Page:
District court rules Batory’s declaration of preemption stops Illinois 2PC law

Published: October 9, 2020

In yet another example that elections have consequences, the Trump-appointed FRA administrator’s actions have potentially minimized both public and employee safety on the railroad.

In September 2019, after the State of Illinois enacted a law requiring that trains operated in Illinois be operated with a certified conductor and certified engineer, the Indiana Rail Road, which often operates with one-person crews over 250 miles of track in Illinois and Indiana, sued the Illinois Commerce Commission in U.S. District Court for the Northern District of Illinois Eastern Division.

Backed by the Association of American Railroads (AAR) and the American Short Line and Regional Railroad Association (ASLRRA), the carrier challenged that newly signed state law.

In May 2019, just days after the Illinois Legislature had passed the law, Federal Railroad Administrator Ron Batory, who was appointed by Trump and confirmed by the Republican-controlled Senate, withdrew a Notice of Proposed Rulemaking (NPRM) on crew size and declared that any state law regarding crew size was preempted.

In the Indiana Rail Road lawsuit, the carrier and lobbying groups repeatedly referred to “the wisdom” of Batory’s declaration of federal preemption. The Trump appointee has followed up with other FRA choices such as safety waivers for railroads during the COVID-19 pandemic and refusing to issue an emergency order on faulty air brake components.

“Ron Batory’s notice withdrawal absolutely paved the way for the district court to rule,” SMART Transportation Division President Jeremy Ferguson said. “We must keep in mind, however, that this issue is not yet settled. A larger discussion in court remains ahead, as the judgment states.”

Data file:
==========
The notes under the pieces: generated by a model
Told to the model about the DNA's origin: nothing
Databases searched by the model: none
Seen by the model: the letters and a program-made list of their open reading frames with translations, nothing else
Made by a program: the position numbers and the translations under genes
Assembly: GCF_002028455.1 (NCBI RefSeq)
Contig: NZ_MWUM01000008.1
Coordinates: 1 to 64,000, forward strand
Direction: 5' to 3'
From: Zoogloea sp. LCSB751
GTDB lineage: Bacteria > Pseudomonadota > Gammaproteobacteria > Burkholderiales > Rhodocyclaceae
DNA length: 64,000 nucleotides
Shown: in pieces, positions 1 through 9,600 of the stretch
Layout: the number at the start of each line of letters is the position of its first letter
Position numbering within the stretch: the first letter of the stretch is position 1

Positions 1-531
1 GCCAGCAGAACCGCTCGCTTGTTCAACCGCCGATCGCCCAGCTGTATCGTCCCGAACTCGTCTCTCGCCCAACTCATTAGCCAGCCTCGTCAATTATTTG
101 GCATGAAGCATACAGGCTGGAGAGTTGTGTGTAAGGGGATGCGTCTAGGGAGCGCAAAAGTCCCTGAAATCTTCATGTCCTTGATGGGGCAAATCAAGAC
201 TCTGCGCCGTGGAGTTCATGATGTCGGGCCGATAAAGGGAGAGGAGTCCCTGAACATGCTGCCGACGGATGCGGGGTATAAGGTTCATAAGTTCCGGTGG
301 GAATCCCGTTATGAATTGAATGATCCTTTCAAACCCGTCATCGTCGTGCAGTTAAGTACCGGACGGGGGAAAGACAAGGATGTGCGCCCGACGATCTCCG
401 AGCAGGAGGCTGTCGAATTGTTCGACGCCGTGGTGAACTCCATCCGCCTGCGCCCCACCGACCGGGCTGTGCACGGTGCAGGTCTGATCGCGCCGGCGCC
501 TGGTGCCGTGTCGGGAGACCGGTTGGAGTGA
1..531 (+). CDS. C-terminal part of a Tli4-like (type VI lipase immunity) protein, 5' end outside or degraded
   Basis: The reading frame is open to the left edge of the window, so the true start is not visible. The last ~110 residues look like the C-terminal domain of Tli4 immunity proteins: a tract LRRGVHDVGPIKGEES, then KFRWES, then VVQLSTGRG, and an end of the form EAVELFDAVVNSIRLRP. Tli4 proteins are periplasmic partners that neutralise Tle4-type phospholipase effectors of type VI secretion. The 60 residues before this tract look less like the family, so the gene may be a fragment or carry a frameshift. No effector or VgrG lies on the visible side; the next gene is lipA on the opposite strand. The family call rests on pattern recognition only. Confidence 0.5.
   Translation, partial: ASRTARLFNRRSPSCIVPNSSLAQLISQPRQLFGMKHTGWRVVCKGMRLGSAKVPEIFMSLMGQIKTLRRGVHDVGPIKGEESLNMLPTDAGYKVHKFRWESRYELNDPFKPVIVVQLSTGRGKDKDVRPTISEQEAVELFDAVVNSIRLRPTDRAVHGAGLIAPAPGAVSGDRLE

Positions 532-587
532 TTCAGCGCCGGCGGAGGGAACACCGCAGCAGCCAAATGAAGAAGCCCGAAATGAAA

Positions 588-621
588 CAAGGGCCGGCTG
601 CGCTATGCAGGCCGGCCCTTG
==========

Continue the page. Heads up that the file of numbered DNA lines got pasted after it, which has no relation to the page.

Indeed, the district court noted that the issue of validity of the FRA’s action, which was raised by SMART-TD and the Brotherhood of Locomotive Engineers and Trainmen, was not properly before it and as such, the action stood for the time being.

The court went on to note that those issues are currently pending before the U.S. Ninth Circuit Court of Appeals involving a challenge by the states of California, Washington and Nevada, along with SMART-TD and BLET, as to the FRA’s compliance with the required APA procedures and its ability to declare state law preempted.

Oral argument was heard in that case Monday, October 5, 2020. The court has taken the matter under advisement and will issue a decision hopefully in the near future.

“It is worth noting that if the Ninth Circuit later holds that the FRA Withdrawal Order is invalid, then the Illinois Commerce Commission may move to vacate the judgment,” the district court ruling stated regarding the Illinois case.

The Illinois Commerce Commission, which would have enforced the law, was joined by SMART-TD and the BLET in defending the two-person crew law.

The court’s ruling effectively voids enforcement of the law, which took effect in January.